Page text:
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Gender Norms, Work Hours, and Corrective Taxation
Umeå University, Faculty of Social Sciences, Umeå School of Business and Economics (USBE), Economics.
Umeå University, Faculty of Social Sciences, Department of Economics.
2015 (English)In: Journal of Behavioral and Experimental Economics, ISSN 2214-8043, E-ISSN 2214-8051, Vol. 56, 33-39 p.Article in journal (Refereed) Published
Abstract [en]

This paper deals with optimal income taxation based on a household model, where men and women allocate their time between market work and household production, and where households differ depending on which spouse has the comparative advantage in market work. The purpose is to analyze the tax policy implications of gender norms represented by a market work norm for men and household work norm for women. We show how the optimal (corrective) tax policy depends on the definition of social norms, the preferences for obeying these norms, and whether men or women have the comparative advantage in market work. Two extreme results are that (i) corrective taxation should not be used at all if the norms are based on the mean value of market work and household work, respectively, given that all households have the same preferences, and (ii) only the majority household type should be taxed at the margin if the norms are instead based on the modal value.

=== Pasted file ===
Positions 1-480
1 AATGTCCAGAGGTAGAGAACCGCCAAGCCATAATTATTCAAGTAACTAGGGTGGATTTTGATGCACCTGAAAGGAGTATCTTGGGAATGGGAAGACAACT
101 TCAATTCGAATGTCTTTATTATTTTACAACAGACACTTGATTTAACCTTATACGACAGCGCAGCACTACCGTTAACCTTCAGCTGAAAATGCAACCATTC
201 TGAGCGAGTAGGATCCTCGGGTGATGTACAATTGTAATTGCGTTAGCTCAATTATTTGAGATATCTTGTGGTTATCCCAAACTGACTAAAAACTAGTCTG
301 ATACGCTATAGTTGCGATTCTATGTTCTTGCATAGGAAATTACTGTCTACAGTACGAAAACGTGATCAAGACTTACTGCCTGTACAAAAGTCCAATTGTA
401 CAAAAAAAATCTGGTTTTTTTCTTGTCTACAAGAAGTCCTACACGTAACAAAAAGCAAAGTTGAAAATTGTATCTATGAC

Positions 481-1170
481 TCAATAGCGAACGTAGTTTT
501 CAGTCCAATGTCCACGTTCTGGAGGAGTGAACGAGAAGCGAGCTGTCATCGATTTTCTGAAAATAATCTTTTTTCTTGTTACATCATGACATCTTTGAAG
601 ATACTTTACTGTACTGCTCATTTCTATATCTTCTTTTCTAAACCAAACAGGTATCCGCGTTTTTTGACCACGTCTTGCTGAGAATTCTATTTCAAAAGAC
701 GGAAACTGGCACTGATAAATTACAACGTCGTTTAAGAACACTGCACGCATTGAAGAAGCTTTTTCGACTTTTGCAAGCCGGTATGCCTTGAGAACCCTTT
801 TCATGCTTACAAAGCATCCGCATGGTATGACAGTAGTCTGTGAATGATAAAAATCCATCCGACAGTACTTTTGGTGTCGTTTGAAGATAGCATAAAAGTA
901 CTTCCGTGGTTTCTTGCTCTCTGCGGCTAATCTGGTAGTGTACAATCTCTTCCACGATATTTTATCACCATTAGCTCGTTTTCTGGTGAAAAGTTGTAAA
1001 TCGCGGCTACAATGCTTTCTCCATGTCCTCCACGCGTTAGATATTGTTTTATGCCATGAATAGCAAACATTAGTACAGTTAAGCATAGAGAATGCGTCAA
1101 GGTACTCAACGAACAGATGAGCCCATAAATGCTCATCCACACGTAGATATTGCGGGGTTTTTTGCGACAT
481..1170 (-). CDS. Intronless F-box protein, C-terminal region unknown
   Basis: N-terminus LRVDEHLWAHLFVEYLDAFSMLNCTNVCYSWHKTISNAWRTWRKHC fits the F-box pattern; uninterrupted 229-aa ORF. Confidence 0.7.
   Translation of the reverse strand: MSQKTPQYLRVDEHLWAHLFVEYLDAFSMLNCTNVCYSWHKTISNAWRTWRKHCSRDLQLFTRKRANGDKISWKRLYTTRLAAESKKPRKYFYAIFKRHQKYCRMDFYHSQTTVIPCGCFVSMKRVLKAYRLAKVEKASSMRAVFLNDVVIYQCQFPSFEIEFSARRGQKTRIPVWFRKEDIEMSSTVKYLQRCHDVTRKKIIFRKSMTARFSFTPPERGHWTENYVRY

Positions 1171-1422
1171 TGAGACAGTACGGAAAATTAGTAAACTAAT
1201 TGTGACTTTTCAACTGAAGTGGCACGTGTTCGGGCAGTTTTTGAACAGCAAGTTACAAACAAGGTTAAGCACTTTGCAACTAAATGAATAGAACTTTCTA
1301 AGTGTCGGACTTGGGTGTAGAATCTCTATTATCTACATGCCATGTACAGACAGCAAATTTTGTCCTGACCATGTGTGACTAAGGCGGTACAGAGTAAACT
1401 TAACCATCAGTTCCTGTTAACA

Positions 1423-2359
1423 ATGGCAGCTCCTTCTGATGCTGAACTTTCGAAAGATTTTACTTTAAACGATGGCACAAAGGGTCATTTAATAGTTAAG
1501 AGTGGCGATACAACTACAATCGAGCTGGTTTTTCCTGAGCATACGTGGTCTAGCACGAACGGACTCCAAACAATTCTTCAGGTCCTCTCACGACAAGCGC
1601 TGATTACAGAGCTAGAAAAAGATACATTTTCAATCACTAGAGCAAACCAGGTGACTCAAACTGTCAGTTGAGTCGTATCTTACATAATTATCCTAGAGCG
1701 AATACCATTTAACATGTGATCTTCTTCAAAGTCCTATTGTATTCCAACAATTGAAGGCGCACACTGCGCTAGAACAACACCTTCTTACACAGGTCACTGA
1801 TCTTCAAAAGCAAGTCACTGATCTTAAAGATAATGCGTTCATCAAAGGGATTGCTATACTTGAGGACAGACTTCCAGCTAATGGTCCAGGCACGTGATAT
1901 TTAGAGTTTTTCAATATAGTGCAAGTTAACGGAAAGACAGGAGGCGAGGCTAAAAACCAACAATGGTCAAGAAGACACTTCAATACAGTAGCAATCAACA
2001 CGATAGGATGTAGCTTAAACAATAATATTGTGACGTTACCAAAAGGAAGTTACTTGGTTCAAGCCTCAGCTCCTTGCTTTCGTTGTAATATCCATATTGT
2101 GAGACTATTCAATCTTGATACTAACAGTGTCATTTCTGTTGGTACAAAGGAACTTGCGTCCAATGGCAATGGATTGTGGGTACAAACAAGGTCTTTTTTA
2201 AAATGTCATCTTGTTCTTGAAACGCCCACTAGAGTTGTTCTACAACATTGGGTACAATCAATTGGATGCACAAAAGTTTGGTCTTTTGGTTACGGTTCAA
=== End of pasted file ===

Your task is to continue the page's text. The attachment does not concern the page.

Place, publisher, year, edition, pages
Elsevier, 2015. Vol. 56, 33-39 p.
Keyword [en]
Social norms, Household production, Optimal taxation
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Research subject
URN: urn:nbn:se:umu:diva-103821DOI: 10.1016/j.socec.2015.03.001ISI: 000358097800004OAI: diva2:815655
Riksbankens Jubileumsfond, RS10-1319:1Forte, Swedish Research Council for Health, Working Life and Welfare, RS10-1319:1
Available from: 2015-06-01 Created: 2015-06-01 Last updated: 2015-12-02Bibliographically approved

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Aronsson, ThomasGranlund, David
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